If you look at the names in the cast of this documentary, you’ll see some of the greatest and most iconoclastic minds of the 20th century. That they are all linked by one famously private British artist gives you an idea of the esteem that he’s held in and the kinds of people who love his art.

Ralph Steadman moved from Great Britain to New York in the 1950s and the following decade met Thompson on a trip to the Kentucky Derby. Steadman would become the illustrator of Thompson’s books and his style and images have become permanently linked with Thompson’s prose. His association with Thompson helped make him essentially Rolling Stone‘s house cartoonist during the glory days of the magazine.

His style which utilizes great big spatters of India ink and other materials is beautiful and grotesque at the same time. We see his technique which is perhaps unique in all of art; when he scatters paint spatters across his canvas, he is almost angry as the liquid hits the surface with an audible SNAP.

Thompson and Steadman maintained a friendship that was often dysfunctional – Steadman hints at the verbal abuse that Thompson would occasionally heap on him – but the genuine affection is evident between both men.

Depp acts as kind of a host and occasional narrator here, appearing onscreen at Steadman’s home and studio in Kent, England to converse, reminisce and utter the word “amazing” again and again while perusing books of Steadman’s artwork while wearing ostentatious hats. I can understand why he’s there – the presence of Depp doubtlessly enticed Sony Classics to distribute the film (which reportedly took 15 years to make) and might be expected to attract fans of the star to see the movie.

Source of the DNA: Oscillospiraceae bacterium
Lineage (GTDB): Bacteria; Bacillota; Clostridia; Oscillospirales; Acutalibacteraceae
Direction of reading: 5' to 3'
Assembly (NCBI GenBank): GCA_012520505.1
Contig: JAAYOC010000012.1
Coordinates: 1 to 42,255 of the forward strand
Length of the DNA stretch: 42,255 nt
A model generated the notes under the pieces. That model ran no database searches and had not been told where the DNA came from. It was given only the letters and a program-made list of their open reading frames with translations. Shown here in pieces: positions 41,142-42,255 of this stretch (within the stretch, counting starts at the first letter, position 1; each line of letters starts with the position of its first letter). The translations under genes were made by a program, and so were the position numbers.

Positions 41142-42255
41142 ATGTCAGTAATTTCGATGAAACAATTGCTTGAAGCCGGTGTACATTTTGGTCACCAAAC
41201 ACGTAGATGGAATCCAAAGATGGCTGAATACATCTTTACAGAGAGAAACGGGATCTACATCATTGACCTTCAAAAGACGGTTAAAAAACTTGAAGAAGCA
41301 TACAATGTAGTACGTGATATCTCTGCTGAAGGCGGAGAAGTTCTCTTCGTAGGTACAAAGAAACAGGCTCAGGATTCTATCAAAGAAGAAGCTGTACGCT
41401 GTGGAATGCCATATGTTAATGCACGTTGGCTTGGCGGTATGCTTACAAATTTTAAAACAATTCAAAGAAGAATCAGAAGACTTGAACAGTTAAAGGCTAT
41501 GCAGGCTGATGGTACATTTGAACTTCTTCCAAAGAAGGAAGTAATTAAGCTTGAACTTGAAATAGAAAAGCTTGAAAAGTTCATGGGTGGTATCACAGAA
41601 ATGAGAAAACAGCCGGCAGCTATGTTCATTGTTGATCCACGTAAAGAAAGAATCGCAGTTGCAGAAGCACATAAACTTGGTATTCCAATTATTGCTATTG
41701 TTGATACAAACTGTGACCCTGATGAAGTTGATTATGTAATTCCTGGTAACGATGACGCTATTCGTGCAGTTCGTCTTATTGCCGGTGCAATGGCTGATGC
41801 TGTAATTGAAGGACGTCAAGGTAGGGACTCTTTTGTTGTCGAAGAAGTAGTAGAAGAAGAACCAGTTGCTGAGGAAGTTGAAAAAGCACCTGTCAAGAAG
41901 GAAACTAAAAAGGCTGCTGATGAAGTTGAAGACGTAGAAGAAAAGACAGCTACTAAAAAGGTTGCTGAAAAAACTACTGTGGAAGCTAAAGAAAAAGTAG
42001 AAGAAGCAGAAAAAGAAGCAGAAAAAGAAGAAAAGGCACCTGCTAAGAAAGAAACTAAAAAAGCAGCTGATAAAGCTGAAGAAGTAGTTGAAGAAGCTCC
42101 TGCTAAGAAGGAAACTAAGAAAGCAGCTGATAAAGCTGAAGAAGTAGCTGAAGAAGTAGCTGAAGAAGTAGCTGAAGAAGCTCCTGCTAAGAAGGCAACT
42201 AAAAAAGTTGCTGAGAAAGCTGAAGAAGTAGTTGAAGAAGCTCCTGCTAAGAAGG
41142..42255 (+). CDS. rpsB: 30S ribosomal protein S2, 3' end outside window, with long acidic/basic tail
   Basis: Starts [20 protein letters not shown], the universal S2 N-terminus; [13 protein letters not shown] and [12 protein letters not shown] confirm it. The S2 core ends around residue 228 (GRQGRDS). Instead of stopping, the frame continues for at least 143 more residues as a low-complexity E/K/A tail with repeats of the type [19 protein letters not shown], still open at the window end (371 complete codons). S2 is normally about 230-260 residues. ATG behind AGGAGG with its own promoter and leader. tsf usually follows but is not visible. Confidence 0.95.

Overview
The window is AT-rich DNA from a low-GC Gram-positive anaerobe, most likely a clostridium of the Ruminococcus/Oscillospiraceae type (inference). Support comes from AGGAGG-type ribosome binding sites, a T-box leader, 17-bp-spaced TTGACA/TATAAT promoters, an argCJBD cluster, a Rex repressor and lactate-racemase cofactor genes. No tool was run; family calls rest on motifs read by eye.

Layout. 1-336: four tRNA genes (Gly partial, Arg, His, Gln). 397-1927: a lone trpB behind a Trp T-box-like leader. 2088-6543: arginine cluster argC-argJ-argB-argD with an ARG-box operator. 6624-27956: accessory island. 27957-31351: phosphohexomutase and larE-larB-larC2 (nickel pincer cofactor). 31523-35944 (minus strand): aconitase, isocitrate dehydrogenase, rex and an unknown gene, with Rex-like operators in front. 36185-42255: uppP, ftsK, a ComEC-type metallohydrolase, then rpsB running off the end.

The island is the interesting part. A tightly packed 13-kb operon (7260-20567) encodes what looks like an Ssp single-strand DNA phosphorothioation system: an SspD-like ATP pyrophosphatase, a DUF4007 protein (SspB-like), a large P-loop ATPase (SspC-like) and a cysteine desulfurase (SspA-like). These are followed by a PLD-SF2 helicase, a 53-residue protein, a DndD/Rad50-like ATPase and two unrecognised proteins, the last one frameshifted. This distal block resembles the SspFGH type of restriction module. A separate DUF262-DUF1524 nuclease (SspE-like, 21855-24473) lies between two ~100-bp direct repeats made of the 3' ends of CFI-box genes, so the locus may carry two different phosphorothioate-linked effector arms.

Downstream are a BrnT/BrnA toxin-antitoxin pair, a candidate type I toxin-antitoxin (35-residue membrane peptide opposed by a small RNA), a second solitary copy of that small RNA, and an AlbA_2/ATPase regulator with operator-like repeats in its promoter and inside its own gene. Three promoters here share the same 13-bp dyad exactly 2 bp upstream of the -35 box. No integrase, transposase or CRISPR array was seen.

Sadly however, the effect of having Depp in the movie is intrusive and takes away focus from the subject of the film. I don’t think that could be helped but frankly, I would have preferred a little less Depp and a lot more Steadman. Steadman doesn’t share a lot of himself to the world; he rarely grants interviews and when he does almost never reveals any personal information. He prefers to let his artwork do the talking for him.

Steadman does make it clear that he sees the role of art as a means to change things for the better, which is admirable. While Thompson did copious amounts of drugs and partied maybe as hard as anyone in history ever has, Steadman did no drugs and focused his attention on social and political causes, many of which were the subjects of his art. His wit is often scathing and generally on the sly side which is on good display here from the opening frames when the Sony Classics logo is displayed in Steadman’s preferred font.

Steadman admires disparate talents like Da Vinci and Picasso, and there is an element of the cave drawings in his art as well, a kind of modern primitivism. The interpretation of art is an individual thing – what I see when I look at Steadman’s work will be somewhat different than what you see. That’s the beauty of art – we see it through our own perceptions and something I miss you’ll latch onto, and vice versa. Everyone interprets art individually.

Along with the Depp thing, I thought the film dragged a bit in places and was tedious in other places. Some judicious trimming would have benefitted the film overall. It is also disappointing that we don’t really get to know Steadman well, although we learn a lot about him. For that alone and for being a fly on the wall as he creates makes the film worth viewing, but I can’t help but think that there should have been a better film made considering the subject matter.

REASONS TO GO: Clever at times, displaying Steadman’s signature wit. Fascinating look at Steadman’s process.

REASONS TO STAY: Overly long and occasionally tedious. Depp’s presence is often distracting.

FAMILY VALUES:  A fairly steady stream of foul language, some drug references and brief sexual images in an artistic setting

TRIVIAL PURSUIT: Steadman retains all of his original artwork. The only art he sells are copies or prints of his work which he signs individually.

CRITICAL MASS: As of 4/25/14: Rotten Tomatoes: 47% positive reviews. Metacritic: 51/100.

COMPARISON SHOPPING: Far Out Isn’t Far Enough: The Tomi Ungerer Story

FINAL RATING: 6/10

NEXT: Offshoring 2014 Begins!